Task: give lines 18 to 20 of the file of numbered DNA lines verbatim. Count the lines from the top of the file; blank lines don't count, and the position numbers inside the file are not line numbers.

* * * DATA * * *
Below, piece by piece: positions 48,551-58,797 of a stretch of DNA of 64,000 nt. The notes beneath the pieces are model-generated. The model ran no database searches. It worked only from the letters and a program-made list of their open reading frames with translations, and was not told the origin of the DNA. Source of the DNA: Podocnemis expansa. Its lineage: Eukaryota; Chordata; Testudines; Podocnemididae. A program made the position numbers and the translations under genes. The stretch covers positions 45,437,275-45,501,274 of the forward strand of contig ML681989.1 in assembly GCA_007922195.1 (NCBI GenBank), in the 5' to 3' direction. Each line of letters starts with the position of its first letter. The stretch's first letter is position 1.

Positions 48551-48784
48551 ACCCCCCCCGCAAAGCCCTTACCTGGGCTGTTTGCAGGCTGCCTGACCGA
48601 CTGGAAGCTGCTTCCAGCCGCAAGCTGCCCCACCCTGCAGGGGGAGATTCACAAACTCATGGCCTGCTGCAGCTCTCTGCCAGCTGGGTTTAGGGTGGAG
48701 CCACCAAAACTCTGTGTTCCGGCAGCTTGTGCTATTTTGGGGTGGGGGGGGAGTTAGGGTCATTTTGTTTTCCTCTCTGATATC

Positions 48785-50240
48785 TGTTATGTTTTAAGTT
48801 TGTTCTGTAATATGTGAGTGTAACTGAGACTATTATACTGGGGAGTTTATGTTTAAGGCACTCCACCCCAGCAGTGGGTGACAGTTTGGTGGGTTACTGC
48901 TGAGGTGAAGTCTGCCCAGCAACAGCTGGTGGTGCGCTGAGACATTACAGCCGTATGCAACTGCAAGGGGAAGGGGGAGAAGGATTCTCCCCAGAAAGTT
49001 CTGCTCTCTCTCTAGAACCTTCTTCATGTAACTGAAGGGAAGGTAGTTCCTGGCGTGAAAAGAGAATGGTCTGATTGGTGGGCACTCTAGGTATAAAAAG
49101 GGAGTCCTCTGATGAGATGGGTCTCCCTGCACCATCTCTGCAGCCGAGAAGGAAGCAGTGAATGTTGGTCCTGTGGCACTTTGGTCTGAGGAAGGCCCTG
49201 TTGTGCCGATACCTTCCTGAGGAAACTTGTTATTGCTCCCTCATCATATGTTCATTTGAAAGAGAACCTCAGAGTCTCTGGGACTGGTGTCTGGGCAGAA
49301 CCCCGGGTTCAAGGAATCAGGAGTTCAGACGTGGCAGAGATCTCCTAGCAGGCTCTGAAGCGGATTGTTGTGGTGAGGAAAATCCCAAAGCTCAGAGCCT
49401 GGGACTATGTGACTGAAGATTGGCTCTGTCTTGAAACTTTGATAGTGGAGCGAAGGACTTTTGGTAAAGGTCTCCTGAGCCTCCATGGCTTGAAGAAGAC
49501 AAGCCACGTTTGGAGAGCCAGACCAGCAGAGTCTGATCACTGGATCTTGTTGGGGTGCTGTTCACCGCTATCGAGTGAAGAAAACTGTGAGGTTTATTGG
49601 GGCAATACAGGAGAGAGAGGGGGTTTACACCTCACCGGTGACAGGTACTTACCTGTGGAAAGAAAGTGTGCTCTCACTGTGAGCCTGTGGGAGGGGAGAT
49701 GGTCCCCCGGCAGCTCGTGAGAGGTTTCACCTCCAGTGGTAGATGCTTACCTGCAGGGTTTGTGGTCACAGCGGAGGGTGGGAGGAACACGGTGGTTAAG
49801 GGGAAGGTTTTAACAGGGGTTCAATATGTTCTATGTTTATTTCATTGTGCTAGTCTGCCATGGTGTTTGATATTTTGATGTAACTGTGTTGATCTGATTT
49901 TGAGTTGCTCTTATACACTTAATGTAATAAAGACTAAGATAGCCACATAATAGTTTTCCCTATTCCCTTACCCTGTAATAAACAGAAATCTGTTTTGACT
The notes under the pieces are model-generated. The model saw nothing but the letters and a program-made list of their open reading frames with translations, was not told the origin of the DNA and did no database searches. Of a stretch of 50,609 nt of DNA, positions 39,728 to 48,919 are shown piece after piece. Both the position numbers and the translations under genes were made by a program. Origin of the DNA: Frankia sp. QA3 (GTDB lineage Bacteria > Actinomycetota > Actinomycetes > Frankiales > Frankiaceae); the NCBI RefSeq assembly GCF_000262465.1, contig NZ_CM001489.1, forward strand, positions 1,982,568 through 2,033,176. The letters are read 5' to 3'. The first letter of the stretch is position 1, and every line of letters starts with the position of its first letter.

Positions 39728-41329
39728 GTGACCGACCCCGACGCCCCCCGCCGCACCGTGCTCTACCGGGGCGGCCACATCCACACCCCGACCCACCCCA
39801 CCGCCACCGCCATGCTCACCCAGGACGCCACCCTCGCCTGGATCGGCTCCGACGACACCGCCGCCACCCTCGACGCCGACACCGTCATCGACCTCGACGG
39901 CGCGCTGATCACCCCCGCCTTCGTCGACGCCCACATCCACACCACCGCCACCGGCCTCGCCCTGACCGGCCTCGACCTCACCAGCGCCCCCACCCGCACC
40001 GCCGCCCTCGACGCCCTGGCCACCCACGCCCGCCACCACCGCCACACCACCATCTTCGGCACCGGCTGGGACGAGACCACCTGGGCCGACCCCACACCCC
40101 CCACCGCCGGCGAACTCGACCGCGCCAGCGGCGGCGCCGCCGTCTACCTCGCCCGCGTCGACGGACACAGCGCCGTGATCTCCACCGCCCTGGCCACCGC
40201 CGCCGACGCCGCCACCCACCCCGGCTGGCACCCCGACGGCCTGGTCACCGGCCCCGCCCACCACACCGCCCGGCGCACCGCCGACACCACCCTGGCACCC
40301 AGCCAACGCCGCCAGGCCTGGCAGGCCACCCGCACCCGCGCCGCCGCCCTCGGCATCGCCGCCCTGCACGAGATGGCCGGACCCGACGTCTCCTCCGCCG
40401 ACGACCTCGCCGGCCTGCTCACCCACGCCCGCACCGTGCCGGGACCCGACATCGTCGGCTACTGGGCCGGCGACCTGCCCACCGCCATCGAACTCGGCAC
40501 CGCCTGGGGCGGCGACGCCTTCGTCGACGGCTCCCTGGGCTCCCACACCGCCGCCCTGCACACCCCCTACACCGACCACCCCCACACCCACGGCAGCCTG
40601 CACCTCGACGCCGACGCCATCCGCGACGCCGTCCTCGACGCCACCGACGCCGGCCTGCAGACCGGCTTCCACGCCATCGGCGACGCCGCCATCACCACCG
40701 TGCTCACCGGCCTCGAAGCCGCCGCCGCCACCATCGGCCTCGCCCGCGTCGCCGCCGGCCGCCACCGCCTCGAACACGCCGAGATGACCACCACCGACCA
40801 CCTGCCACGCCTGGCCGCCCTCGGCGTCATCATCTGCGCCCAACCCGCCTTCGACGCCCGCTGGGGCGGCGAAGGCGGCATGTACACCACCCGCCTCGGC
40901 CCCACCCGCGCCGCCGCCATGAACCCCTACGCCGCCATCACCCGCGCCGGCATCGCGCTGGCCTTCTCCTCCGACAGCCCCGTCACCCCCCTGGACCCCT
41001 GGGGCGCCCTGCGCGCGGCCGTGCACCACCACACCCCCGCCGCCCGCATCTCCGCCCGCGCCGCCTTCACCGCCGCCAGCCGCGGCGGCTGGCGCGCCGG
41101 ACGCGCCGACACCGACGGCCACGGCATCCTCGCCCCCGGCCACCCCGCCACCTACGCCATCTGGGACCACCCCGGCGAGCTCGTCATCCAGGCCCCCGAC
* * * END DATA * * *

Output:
49801 GGGAAGGTTTTAACAGGGGTTCAATATGTTCTATGTTTATTTCATTGTGCTAGTCTGCCATGGTGTTTGATATTTTGATGTAACTGTGTTGATCTGATTT
49901 TGAGTTGCTCTTATACACTTAATGTAATAAAGACTAAGATAGCCACATAATAGTTTTCCCTATTCCCTTACCCTGTAATAAACAGAAATCTGTTTTGACT
The notes under the pieces are model-generated. The model saw nothing but the letters and a program-made list of their open reading frames with translations, was not told the origin of the DNA and did no database searches. Of a stretch of 50,609 nt of DNA, positions 39,728 to 48,919 are shown piece after piece. Both the position numbers and the translations under genes were made by a program. Origin of the DNA: Frankia sp. QA3 (GTDB lineage Bacteria > Actinomycetota > Actinomycetes > Frankiales > Frankiaceae); the NCBI RefSeq assembly GCF_000262465.1, contig NZ_CM001489.1, forward strand, positions 1,982,568 through 2,033,176. The letters are read 5' to 3'. The first letter of the stretch is position 1, and every line of letters starts with the position of its first letter.